Particularly in irrigation networks, some studies of recovering energy in open channels flow [23,24,25] and preliminary studies in pressure pipe systems are described. These show the importance to analyze these networks in terms of recovery energy. An example of these studies is the network of Alqueva in Portugal [26]. In that contribution, authors analyzed the recovery energy with average steady state flows. A discretized analysis in short time intervals is proposed for determining the theoretical energy recoverable in a part of the Alqueva distribution network. This analysis was made with average consumption demands.
The present research determines the variability of flows and pressure in any point or line on the network depending on irrigation habits. This advantage (determining instant values of flows and pressure) allows performing the analysis of energy recovery in any point on the network. The methodology obtains the data pairs of flow (Q) and head (H) of the working area of the hypothetical installed machine.
Furthermore, the methodology determines the variation of flow in a network based on the habits of irrigation in order to perform energy analyses. The application of this methodology in irrigation networks aims to complement previous studies for PATs efficiency in dinking supply networks, extending its use.
The variation of flow is based on random demand of the users and the real irrigation allocations. Depending on these parameters, the proposed methodology estimates the energy dissipated by friction losses, the energy required for irrigation, and the recoverable energy in the irrigation network. The discretization of the flows leads managers to analyze power generation depending on irrigation time periods. Accordingly, the present analysis has the following objectives:
Proposing a new methodology for determining the flows throughout the year in an irrigation network demand, considering the need of the crop, the historic consumption and the irrigation farmers’ habits
Estimating the flow rate and pressures with the time
Quantifying the energy balance in pressurized irrigation distribution systems to determine the energy footprint of water in the distribution system, and the estimated recoverable energy
Applying these procedures to a real case study

2. Methods and Materials

2.1. Methodology for Determining the Flow

In this section, the proposed methodology to determine the time-dependent flow throughout the year is described. In order to analyze any pressurized irrigation network from the energy point of view, the flow and pressure along pipelines are determinant variables. The requirements of the minimum pressure at any consumption point are also fundamental. Pressures are different depending on the location of irrigation points. Therefore, the spatial and timing distribution of these consumptions are important aspects to take into consideration.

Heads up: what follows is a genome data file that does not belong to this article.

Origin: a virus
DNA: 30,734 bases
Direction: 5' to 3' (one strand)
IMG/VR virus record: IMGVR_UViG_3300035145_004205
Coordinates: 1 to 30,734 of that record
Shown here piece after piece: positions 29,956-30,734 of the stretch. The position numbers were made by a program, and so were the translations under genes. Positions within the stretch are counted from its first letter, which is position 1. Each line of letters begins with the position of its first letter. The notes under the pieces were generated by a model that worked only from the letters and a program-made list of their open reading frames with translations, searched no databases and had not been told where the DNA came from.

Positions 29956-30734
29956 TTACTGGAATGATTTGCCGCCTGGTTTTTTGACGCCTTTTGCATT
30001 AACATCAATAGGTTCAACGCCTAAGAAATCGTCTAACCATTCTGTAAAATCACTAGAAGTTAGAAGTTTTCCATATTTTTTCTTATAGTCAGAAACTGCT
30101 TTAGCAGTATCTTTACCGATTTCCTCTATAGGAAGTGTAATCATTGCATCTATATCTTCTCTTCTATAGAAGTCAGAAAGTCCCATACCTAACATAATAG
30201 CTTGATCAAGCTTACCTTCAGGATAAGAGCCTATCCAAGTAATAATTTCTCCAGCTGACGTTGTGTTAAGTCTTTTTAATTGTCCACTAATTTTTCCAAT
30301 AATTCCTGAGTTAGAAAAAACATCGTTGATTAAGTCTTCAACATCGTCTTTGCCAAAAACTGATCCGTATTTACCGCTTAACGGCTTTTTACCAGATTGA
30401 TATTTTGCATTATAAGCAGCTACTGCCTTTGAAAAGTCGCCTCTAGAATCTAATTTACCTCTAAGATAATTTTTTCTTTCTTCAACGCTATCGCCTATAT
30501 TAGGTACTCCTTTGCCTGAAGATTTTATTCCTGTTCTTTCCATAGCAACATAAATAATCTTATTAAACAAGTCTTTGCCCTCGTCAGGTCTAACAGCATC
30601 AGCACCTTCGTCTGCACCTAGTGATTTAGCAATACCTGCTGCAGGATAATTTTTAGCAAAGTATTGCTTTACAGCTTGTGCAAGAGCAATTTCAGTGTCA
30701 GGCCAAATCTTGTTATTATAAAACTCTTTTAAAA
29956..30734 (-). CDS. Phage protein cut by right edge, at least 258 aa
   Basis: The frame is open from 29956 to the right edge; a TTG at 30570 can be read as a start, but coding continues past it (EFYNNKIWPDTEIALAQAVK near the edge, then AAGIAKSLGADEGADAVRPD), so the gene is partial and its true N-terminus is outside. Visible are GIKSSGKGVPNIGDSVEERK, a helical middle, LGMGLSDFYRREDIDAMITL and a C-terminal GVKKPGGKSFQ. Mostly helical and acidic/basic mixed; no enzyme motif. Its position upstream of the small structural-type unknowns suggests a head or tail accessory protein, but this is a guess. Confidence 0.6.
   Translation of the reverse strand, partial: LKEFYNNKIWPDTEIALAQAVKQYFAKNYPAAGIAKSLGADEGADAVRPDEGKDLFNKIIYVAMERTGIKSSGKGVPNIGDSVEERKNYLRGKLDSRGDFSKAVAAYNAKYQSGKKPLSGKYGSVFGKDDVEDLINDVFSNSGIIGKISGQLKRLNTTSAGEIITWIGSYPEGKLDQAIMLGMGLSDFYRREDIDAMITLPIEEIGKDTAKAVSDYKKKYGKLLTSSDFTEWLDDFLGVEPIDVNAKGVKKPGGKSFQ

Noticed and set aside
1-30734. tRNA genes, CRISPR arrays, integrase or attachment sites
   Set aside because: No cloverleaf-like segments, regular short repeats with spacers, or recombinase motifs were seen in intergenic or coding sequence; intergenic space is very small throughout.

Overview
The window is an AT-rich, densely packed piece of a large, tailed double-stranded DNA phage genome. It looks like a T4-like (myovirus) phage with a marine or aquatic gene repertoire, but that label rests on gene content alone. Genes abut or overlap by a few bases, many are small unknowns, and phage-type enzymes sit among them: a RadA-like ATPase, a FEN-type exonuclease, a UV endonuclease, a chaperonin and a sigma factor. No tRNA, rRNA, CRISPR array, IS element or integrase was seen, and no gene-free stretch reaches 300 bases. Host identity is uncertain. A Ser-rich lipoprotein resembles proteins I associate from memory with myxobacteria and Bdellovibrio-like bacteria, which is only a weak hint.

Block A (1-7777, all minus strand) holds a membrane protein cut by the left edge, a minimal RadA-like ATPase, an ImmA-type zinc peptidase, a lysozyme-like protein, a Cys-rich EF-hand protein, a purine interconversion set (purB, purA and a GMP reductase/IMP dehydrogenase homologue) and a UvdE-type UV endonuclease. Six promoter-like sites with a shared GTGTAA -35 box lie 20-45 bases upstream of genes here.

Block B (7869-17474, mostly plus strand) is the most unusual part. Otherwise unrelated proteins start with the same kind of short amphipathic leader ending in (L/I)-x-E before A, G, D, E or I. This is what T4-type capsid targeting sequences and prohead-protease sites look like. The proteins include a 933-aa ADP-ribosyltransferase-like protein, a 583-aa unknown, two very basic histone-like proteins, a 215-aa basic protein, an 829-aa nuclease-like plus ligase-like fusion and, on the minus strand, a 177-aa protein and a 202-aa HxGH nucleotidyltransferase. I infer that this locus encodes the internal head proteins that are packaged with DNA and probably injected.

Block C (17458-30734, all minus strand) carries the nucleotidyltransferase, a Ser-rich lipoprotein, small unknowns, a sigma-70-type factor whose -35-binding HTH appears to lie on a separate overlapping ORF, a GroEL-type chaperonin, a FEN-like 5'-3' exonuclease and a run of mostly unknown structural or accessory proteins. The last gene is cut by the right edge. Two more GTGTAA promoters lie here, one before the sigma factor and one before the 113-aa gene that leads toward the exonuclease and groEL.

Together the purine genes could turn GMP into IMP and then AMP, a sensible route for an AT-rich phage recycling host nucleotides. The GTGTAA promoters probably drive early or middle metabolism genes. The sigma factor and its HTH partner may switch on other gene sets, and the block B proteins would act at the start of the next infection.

The flows are variable over any irrigation campaign, depending on many factors such as distribution of crops in the irrigation area, crop maturity, weather conditions, soil characteristics, efficiency of drippers (ranging from 0.90 to 0.95), and the habits of farmers, among others.
Traditionally, the Clement methodology has been used for irrigation network sizing [27,28,29]. This methodology allows determining the maximum flow circulating in a network line. This maximum flow rate is calculated by assuming a binomial distribution flow. The mathematical expectation and standard deviation of the binomial probability distribution depends on the opening point of consumption. Clement assumed that this probability was uniform and equal over time. This uniform probability consideration can lead to underestimating the flows. Consequently, the Clement methodology cannot be used for analyzing potential energy recovery. Probability of irrigation at any point is non-uniform, and depends on the habits of irrigation farmers. Therefore, it varies throughout the day, week, and month. This underestimation leads to the proposal of different methodologies for estimating flows in irrigation networks. The most common are those that use statistical methods [27,28,29], or models based on the random opening of irrigation points by means of computer simulations [30,31,32,33]. A new methodology considering both strategies is here proposed.
Flow and energy implications are therefore separately considered and described.
The majority of water distribution networks only have water meters in each irrigation point for billing and controlling the consumed volumes. Unfortunately, it is not usual that the irrigation network has readings of flows and pressures at any time. For this reason, the proposed methodology simulates the operation of any irrigation network based on the random generation of consumption in irrigation points.
The day, start, and duration of irrigations (as function of the habits of the farmers) are considered in this research as factors for irrigation probability and flows. Furthermore, the real consumption probability weights (obtained from historical archives of the irrigation entities) can be assigned to consumptions, and the network can be very precisely simulated.
Hence, for any day of the year, consumptions can be estimated in any irrigation point by following these steps (Figure 1).
  • Estimation of cumulative volume consumed by the irrigation point